The Dodos – Visiter

The Dodos

So what’s the deal with so many indie bands squeezing in antiquated and otherworldly influences into their music? Maybe it’s just that in our day and age, where so much music is deemed as derivative and/or insipid, it’s just too hard to find that fresh, new sound. What The Dodos, duo Meric Long and Logan Kroeber, do on their first official release, Visiter, is nothing strikingly new. But what they have been able to do is combine all of their influences with liveliness and ingenuity that is, frankly, brilliant.

Long’s childlike but personal voice is a marvel on softer selections like “Winter.” With a descending, dreamy guitar line and Kroeber’s soft drumming, the lyrics about a lost love are poignant and heartfelt. When the horns come in, it’s musical heaven. “Red and Purple” features some of Kroeber’s best drumming as he delivers a syncopated rhythm creating the perfect counterpart to the song’s catchy and memorable melody as Long sings, “I know, that I am yours and you will be mine.”

A seven-minute song like “Joe’s Waltz” starts with a quiet beginning, before it grows into a bluesy explosion of guitar and intense drumming. The song crashes with toy piano, slide guitar, toms and so much more. Long and Kroeber shout and squeal, “You neeeeeeed help, you neeeeeeed help, you neeeeeeed help, you neeeeeeed help!” The tandem push and pull against each other, letting the music rip and roar all the way. And that’s only one song. There are thirteen other songs and they all have flashes of radiance.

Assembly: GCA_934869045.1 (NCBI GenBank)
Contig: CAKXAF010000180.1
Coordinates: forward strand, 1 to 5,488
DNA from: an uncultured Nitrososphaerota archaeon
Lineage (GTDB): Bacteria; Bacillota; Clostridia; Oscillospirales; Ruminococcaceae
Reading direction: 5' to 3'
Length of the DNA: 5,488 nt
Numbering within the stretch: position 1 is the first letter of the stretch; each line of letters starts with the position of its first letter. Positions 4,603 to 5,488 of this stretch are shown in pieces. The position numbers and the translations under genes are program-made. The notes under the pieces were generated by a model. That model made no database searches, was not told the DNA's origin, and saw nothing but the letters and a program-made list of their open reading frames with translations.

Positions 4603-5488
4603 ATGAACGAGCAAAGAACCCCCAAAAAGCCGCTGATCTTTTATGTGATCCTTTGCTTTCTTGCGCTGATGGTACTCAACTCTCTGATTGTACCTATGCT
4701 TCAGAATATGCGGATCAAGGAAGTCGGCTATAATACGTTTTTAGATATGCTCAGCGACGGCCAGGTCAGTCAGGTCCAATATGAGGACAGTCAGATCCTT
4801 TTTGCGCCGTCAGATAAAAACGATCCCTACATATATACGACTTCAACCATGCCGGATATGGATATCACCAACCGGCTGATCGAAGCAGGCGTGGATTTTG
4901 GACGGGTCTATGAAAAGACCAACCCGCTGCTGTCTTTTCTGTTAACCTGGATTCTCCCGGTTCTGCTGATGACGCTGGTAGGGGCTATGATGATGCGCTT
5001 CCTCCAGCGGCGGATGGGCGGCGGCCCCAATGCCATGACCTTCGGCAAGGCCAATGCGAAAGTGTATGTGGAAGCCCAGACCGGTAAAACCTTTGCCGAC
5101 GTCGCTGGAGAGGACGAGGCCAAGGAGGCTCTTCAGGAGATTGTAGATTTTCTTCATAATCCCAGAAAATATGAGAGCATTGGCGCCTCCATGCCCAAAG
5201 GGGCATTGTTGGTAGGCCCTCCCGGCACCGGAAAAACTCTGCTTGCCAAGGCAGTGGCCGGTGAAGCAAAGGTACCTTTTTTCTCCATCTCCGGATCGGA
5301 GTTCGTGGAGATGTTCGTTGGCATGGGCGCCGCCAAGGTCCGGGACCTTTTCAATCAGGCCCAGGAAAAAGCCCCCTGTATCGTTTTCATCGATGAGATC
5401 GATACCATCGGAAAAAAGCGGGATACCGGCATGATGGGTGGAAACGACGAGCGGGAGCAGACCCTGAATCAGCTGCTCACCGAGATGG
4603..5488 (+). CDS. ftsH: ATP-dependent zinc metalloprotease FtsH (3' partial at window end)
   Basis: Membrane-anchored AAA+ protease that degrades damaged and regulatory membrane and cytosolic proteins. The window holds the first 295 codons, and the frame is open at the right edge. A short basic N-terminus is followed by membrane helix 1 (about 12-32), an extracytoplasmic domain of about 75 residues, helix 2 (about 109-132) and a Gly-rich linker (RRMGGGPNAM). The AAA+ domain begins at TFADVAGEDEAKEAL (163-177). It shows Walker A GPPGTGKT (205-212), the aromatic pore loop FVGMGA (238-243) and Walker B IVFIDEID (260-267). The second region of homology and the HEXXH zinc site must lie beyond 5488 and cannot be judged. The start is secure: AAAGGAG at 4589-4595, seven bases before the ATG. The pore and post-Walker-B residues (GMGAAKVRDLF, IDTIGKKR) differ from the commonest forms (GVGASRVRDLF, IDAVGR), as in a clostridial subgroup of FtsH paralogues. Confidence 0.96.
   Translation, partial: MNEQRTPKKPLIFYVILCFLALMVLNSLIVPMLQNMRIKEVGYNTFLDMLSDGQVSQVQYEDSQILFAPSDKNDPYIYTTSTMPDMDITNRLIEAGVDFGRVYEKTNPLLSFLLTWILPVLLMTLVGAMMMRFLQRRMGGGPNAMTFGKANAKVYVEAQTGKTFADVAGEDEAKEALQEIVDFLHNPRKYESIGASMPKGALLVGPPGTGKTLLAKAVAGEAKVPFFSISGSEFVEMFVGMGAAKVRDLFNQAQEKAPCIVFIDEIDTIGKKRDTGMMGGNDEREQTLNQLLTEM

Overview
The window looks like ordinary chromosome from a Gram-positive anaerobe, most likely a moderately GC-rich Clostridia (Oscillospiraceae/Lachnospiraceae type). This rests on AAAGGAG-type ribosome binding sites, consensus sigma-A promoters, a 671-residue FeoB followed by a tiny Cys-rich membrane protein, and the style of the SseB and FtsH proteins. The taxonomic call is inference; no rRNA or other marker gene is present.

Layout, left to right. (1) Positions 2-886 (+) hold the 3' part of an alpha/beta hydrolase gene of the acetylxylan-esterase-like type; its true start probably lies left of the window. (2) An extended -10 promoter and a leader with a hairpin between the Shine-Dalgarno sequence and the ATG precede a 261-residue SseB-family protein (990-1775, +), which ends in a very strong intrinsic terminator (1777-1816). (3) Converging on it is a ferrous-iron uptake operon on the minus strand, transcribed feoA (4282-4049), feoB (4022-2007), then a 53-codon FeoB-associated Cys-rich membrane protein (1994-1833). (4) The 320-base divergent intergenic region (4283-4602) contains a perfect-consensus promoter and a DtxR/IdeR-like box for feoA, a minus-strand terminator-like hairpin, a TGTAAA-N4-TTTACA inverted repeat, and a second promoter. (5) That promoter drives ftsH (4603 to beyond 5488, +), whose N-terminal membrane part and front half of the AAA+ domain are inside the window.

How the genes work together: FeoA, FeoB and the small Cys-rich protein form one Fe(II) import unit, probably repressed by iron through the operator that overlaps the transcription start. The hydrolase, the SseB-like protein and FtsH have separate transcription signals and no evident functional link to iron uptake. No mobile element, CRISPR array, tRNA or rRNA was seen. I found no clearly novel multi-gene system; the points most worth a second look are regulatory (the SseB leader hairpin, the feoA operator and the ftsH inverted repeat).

These are songs that are crammed with wondrous ideas and every single one of them works. It’s simply stunning that only two people created the walls of sounds that are crafted on here. And even though they use entirely acoustic instruments, the sounds are full, dynamic and forceful. Long and Kroeber have an astounding ear for unforgettable melodies and hooks; to be succinct, Visiter is packed with them.

“It’s that Time Again,” which was written on the road, is a perfect segue into the bluesy stomp of “Paint the Rust.” And that’s just it, the great moments never let up on this terrific album. The next song, “Park Song” is a quite, hummable song that is an utter joy to sing. Long sings about a lazy day where he woke up too late, went back to sleep and then decided to head to the park by himself. It’s a perfect addition and fits snuggly before the album’s centerpiece, “Jodi.” With the guitar playing an arpeggio, before spreading the notes out, the drums jump in with a frenetic, relentless pace. The Dodos are able to create a true culmination of breathtaking sounds and those lyrics are affecting, “Jodi my dear, I’m sorry but I must disappear, I leave you with a song and a tear just please don’t wash away.”

All of the comparisons aside, this is an impeccable album. Every song on here is filled with its own outstanding moment and every other second is a second filled with staggering, excellent music. The Dodos have shaped and formed a superb blend of intricate drumming, remarkable acoustic guitar and touching vocals—this is truly something exceptional.